Nissan and Ghosn to pay 16m dollars to settle SEC civil fraud charges
Nissan has agreed to pay 15 million US dollars (£12m) and its former chairman Carlos Ghosn is paying one million dollars (£800,000) to settle US federal regulators’ civil fraud charges.
The Securities and Exchange Commission (SEC) announced the settlement on Monday with the Japanese carmaker and its former chairman, who also agreed to be barred for 10 years from serving as an officer or director of a public company.
Mr Ghosn is awaiting trial in Japan on financial misconduct allegations.
Mr Ghosn, who led Nissan for two decades, was arrested by Japanese authorities in Tokyo and jailed four times since November.
He has maintained he is innocent.
He is currently out on bail but faces restrictions on his activities such as not being allowed to contact his wife, Carole Ghosn.
She has appeared before a Japanese judge to answer questions in the case. The first hearing in the trial has been set for April.
Mr Ghosn and Nissan Motor Co settled the charges without admitting or denying the SEC’s allegations, but agreed to refrain from future anti-fraud violations of the securities laws.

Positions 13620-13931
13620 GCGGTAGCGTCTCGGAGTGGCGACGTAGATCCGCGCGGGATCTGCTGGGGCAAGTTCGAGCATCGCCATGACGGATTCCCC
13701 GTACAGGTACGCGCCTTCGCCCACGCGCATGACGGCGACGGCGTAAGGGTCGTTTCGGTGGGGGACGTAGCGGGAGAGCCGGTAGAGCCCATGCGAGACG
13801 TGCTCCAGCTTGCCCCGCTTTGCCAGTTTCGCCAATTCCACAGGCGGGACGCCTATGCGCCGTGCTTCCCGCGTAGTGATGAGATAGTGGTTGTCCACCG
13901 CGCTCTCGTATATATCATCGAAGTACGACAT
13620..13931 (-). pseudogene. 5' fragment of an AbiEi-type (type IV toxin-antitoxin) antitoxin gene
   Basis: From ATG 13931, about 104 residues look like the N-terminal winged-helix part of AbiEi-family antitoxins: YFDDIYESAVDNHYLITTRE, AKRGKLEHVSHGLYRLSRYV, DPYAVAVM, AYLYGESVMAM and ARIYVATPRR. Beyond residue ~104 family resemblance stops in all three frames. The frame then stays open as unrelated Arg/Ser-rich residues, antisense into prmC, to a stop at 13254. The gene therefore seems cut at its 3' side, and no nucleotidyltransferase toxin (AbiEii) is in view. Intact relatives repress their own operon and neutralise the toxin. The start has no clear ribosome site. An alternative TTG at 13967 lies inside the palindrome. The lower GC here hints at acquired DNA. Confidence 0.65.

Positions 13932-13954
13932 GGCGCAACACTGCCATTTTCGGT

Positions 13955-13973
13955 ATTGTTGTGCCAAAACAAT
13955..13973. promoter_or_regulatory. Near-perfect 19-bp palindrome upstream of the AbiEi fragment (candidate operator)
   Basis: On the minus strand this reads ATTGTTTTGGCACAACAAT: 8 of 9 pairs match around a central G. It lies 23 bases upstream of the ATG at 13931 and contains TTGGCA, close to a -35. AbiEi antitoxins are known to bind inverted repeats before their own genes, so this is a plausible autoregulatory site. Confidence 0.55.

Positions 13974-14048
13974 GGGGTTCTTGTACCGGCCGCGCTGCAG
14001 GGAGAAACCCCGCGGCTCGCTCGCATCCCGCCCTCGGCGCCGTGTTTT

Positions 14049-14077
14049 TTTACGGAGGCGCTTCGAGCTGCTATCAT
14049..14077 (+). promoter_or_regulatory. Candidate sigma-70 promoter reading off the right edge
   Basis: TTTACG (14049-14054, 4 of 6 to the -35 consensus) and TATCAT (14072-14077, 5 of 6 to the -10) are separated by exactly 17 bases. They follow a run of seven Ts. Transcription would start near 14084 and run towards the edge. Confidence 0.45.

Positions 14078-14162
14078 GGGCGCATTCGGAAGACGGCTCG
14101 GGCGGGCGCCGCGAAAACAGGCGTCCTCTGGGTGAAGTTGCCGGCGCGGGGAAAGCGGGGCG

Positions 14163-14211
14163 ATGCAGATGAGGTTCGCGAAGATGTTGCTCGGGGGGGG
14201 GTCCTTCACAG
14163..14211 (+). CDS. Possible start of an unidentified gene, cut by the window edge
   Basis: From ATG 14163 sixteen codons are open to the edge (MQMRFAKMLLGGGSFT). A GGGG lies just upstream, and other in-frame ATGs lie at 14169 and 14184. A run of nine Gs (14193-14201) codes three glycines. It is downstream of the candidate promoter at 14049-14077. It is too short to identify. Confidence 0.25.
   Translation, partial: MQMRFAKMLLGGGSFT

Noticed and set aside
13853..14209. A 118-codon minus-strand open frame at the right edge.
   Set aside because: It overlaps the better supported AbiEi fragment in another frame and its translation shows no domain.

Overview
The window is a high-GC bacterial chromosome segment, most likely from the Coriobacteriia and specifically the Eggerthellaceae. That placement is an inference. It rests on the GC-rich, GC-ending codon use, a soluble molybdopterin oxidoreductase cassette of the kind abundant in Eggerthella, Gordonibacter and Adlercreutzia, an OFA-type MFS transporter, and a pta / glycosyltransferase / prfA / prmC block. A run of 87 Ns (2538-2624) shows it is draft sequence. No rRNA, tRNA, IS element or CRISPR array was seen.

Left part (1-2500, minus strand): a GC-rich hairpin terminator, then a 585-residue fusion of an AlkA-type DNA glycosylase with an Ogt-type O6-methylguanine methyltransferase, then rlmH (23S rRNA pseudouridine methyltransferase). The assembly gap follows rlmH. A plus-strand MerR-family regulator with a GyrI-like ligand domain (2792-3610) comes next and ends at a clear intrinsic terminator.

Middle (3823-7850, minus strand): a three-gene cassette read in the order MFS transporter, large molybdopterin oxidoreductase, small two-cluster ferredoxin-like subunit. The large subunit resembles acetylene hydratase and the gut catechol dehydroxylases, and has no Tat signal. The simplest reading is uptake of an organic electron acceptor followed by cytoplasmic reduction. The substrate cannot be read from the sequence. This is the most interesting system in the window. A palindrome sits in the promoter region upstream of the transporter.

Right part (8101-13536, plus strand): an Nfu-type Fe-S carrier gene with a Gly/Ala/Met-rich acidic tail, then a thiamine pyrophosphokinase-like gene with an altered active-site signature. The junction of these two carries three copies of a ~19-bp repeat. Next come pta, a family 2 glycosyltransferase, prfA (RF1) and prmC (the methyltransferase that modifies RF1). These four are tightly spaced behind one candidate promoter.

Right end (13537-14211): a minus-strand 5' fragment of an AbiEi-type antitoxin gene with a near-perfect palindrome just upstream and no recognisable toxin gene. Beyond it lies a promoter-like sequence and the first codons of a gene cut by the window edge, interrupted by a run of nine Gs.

In addition, a former Nissan director, Greg Kelly, agreed to pay a 100,000 dollar penalty to settle the SEC charges, to be barred for five years from serving as an officer or director of a public company, and to be suspended for five years from practising as a lawyer before the SEC.
In a statement, Mr Ghosn’s team of lawyers noted that he will be allowed to contest and deny the allegations in the criminal case in Japan, and they said he “fully intends to do so”.
“Mr Ghosn and his defence team are now able to focus their efforts on continuing to vigorously fight the criminal case in Japan and pursue his claims against Nissan around the world,” the statement said.
“They remain confident that, if given a fair trial, he will be acquitted of all charges and fully vindicated.”
Lawyers representing Nissan declined to comment on the SEC settlement.
A lawyer for Mr Kelly was not immediately available for comment.
The SEC alleged Mr Ghosn with the help of Mr Kelly and subordinates at Nissan conducted a scheme to conceal more than 90 million dollars of his compensation from investors and public disclosure, while also acting to increase his retirement benefits by over 50 million dollars.
“Simply put, Nissan’s disclosures about Ghosn’s compensation were false,” Steven Peikin, co-director of the SEC’s enforcement division, said in a statement.
“Through these disclosures, Nissan advanced Ghosn and Kelly’s deceptions and misled investors, including US investors.”